Release Date: November 26, 2018 9:47AM (EST)
Image Use: Copyright
About This Video
M16, better known as the Eagle Nebula, consists of a group of around 8,000 stars that formed roughly 5.5 million years ago, and a nebula, a cloud of gas and dust illuminated by the central cluster of bright, newly formed stars. This close-up of M16 is focused on the iconic Pillars of Creation, immense towers carved out of the cold dust by high-energy electromagnetic radiation emitted by the hot stars. The pillars of gas and dust block visible light, concealing the stars forming within them. Infrared light shines through the dust, revealing stars forming within the pillars as well as stars far beyond. X-ray light also shines through the pillars, revealing extremely hot stars, most of which lie beyond the nebula.
Optical: The pillars of cold gas and dust absorb visible light, concealing stars forming within them.
Infrared: Infrared light from stars within and beyond the pillars passes straight through the cold gas and dust.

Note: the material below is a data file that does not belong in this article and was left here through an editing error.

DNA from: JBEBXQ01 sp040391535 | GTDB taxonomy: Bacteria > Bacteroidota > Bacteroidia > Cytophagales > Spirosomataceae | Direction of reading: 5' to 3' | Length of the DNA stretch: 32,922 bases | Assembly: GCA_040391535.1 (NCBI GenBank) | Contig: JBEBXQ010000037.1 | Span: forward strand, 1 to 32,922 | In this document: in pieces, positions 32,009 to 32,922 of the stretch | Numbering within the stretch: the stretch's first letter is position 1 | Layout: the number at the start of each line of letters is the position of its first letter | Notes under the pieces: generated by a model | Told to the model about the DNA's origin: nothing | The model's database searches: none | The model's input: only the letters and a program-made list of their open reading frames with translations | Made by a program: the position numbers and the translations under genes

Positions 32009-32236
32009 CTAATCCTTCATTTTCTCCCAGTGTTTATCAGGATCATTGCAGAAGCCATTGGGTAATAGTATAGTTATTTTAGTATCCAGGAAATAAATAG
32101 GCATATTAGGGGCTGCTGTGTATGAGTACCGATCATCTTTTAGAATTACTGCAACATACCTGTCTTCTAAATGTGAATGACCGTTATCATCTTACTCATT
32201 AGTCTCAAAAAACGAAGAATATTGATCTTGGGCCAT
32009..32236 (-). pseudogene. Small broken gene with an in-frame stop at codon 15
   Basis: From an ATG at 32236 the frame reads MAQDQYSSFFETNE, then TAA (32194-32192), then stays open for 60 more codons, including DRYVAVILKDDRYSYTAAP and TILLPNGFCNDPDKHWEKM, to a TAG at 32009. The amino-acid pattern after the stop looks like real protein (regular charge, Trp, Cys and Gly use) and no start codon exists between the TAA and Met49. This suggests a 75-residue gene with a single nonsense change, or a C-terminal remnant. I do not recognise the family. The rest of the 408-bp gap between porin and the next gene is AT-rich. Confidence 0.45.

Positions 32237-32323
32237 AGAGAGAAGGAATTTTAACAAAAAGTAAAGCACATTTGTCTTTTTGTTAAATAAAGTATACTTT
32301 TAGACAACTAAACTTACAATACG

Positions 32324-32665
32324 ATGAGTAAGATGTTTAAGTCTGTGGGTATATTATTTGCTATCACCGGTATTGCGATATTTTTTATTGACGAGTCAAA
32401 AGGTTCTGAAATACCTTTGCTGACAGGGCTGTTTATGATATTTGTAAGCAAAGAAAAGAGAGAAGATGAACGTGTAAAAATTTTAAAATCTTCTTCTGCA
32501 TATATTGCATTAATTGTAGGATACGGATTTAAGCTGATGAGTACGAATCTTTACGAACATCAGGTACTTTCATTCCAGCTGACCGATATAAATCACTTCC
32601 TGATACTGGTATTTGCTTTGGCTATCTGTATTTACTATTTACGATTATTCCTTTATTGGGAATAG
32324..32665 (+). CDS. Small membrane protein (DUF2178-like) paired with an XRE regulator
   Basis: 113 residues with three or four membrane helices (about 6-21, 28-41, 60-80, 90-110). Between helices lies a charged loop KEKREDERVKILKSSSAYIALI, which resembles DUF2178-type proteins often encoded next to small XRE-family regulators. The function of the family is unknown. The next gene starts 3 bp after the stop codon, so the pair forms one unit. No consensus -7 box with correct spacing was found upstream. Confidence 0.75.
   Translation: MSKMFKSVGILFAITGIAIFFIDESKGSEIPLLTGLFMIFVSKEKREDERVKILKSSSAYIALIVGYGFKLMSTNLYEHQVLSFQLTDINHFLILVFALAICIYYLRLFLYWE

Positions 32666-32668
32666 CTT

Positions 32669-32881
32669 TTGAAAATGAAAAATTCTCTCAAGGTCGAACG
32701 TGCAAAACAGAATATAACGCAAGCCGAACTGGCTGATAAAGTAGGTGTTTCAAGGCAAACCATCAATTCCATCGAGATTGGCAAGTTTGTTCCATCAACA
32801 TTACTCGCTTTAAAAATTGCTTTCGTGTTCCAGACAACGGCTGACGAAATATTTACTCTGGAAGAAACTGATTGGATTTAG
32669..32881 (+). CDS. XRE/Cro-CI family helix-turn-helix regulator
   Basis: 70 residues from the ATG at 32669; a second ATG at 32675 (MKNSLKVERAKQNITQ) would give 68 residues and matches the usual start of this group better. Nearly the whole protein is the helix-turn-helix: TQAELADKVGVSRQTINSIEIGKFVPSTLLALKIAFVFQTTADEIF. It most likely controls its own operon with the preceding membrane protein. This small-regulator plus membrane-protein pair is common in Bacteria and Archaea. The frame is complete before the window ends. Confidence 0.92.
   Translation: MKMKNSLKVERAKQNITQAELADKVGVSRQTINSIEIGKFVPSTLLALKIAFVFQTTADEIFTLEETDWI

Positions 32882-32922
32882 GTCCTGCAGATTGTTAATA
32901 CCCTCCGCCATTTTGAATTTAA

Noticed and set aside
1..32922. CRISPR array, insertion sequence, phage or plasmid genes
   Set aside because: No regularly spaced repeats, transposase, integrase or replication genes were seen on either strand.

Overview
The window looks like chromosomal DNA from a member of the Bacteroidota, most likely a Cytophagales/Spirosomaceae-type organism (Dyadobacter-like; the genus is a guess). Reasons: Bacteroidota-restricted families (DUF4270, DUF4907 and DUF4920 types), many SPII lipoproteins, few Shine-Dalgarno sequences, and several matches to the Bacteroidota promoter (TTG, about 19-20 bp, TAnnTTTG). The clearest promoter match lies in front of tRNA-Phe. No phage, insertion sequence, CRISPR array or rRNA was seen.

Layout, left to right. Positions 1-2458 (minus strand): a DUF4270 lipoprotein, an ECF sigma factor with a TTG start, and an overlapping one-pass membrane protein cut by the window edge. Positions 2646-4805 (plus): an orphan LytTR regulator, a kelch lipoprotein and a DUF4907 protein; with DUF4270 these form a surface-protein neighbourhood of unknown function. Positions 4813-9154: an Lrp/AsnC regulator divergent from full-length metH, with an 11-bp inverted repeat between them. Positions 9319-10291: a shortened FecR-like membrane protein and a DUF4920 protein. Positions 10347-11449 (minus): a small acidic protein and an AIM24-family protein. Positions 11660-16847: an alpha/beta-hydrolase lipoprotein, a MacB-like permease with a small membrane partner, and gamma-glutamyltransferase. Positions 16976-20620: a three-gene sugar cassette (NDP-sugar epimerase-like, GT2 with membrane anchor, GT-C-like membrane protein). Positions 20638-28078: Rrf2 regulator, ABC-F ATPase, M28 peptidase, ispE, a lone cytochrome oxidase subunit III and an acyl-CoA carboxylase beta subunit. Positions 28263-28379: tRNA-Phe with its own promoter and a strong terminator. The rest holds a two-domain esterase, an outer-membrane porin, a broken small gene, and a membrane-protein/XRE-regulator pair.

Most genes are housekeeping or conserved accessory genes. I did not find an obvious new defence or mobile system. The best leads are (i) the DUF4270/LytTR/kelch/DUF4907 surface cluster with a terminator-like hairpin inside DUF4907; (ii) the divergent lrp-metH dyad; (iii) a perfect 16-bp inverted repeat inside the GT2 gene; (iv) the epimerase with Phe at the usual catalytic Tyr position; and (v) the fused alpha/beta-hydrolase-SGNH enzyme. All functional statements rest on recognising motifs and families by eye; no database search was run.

ABOUT THE INFRARED UNIVERSE COLLECTION
The human eye can only see visible light, but objects give off a variety of wavelengths of light. To see an object as it truly exists, we would ideally look at its appearance through the full range of the electromagnetic spectrum. Telescopes show us objects as they appear emitting different energies of light, with each wavelength conveying unique information about the object. The Webb Space Telescope will study infrared light from celestial objects with much greater clarity and sensitivity than ever before. Explore the Infrared Universe.